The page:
I don’t have to go into the office today–my hours worked out so that I have the day off, which was a pleasant surprise I hadn’t realized was going to happen until possibly Wednesday. I’m still not completely over whatever it was I’ve been dealing with the last few weeks, so it’s nice to be able to stay home today and get caught up on things around the house. So many things to get caught up on. Heavy sigh.

I woke up this morning to a thunderstorm and a downpour, but it’s stopped for now and is just kind of gray outside. I don’t think we’re going to have much sun today–or tomorrow–as there’s some sort of tropical thing going on in the Gulf that’s heading this way, but the cold front we’re having is supposed to dissipate it and turn it into lots of rain. I’m not how that bodes for tomorrow’s LSU-Auburn game, but there it is. I’d like to get that pesky proposal finished today, do some cleaning, and try to get caught up on Bury Me in Shadows–my plan to have it all done before the trip to Bouchercon is clearly coming to naught; I doubt that after watching the LSU and Saints play this weekend I’ll have the energy or wherewithal to do any more writing. I’d also like to finish reading Certain Dark Things this weekend as well.

Lord have mercy, the Lost Apartment is a pigsty.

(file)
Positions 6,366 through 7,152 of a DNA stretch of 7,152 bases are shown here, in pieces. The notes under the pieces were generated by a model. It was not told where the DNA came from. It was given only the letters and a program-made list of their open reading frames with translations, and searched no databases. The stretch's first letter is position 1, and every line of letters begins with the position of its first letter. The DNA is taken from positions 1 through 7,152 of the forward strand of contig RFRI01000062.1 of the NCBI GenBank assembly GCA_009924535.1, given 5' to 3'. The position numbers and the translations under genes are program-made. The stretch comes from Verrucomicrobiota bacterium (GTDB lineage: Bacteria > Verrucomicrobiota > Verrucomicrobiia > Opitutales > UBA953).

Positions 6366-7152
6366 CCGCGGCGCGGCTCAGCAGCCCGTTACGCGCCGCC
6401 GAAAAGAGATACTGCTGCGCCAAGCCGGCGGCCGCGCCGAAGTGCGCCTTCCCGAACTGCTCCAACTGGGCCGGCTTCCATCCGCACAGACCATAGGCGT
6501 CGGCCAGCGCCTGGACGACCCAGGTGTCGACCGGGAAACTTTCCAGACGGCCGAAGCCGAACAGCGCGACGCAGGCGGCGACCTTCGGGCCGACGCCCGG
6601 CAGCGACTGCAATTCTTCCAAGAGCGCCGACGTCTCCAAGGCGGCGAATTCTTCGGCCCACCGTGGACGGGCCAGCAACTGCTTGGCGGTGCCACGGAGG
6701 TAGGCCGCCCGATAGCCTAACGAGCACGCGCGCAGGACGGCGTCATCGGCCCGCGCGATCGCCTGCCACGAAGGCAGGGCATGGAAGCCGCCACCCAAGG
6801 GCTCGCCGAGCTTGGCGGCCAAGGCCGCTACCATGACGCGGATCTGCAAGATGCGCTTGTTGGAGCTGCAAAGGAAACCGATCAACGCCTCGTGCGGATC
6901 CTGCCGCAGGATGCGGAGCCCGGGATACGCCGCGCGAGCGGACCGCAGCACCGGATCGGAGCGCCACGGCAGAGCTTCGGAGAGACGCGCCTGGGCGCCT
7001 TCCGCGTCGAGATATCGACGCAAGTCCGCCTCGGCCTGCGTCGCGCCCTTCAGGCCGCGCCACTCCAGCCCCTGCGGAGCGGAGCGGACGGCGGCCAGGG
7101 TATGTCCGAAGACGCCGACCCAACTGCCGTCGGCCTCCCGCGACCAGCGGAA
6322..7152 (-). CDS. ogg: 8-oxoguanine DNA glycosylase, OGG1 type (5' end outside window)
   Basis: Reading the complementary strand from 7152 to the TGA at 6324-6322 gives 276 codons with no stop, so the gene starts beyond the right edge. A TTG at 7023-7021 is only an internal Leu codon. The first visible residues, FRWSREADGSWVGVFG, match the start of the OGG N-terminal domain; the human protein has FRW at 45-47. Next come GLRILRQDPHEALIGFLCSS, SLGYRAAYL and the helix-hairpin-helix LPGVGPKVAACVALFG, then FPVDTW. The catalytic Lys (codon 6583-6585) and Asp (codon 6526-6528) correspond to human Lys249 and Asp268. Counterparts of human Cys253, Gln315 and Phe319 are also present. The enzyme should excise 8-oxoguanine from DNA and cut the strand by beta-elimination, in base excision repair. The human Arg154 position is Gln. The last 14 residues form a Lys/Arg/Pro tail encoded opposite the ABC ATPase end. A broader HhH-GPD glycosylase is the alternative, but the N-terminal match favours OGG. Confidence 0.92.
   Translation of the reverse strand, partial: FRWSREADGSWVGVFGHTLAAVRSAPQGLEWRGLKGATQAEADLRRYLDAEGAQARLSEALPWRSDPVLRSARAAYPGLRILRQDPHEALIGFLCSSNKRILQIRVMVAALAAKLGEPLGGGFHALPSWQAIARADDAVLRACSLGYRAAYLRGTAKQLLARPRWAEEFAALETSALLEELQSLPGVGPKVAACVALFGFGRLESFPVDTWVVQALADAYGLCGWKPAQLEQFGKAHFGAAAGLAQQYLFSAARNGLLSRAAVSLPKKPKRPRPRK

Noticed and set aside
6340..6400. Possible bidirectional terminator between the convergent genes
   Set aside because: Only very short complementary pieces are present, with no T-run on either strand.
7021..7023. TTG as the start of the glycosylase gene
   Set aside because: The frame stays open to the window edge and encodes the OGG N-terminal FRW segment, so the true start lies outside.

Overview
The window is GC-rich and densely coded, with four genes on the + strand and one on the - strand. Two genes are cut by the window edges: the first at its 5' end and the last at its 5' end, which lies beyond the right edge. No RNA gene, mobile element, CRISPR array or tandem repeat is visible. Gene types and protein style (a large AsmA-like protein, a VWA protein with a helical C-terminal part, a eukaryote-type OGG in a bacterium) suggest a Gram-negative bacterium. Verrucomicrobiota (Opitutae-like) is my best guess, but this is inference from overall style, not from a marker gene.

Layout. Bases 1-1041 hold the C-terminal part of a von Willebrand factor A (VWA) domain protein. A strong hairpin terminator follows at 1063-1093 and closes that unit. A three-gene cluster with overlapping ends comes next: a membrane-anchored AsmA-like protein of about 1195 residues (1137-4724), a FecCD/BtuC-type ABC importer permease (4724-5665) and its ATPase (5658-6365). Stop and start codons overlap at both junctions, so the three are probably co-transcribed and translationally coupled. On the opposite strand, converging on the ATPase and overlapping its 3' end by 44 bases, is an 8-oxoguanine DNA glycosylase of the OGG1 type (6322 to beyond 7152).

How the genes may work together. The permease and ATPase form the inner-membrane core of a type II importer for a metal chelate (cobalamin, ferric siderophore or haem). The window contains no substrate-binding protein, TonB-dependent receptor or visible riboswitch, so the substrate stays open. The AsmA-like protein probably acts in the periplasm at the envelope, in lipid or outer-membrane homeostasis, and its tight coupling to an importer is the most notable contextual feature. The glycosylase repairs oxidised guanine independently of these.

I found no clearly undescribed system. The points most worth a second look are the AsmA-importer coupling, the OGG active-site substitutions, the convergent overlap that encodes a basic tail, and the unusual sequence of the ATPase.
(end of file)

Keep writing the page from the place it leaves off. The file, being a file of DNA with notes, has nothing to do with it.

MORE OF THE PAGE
In other exciting news, we have a new outdoor kitty. Double Stuff and Shadow vanished a while back–I’m still not sure what happened to them, but I just tell myself that someone in the neighborhood took them in, or it was the loudness of the construction of the new condo building down the street going into the two vacant lots that drove them away, but we’ve missed having the three outdoor kitties (Tiger hasn’t gone anywhere). Earlier this week when I was leaving for work I saw an absolutely adorable orange and white cat–the same markings as Bubba, who I think moved around the corner because I sometimes will catch a glimpse of him through a fence or in the Burger King parking lot–that is adorable and quite young, peeking out from underneath the front porch. I told Paul I’d spotted possibly another stray living here, but Paul still hasn’t seen him. I didn’t see this new kitty again until last night; John from the apartment up front knocked on our door and asked about the new kitty, who was on our steps now. I gave him some food and petted him, and after he hung out for a while he went exploring back under the house. I just am not sure what to call him. I was thinking Creamsickle because his coloring looks kind of like one, but it’s not really a terrific name for a cat. I guess he’ll just have to be Outdoor Kitty until he’s been around long enough for a name to come to me.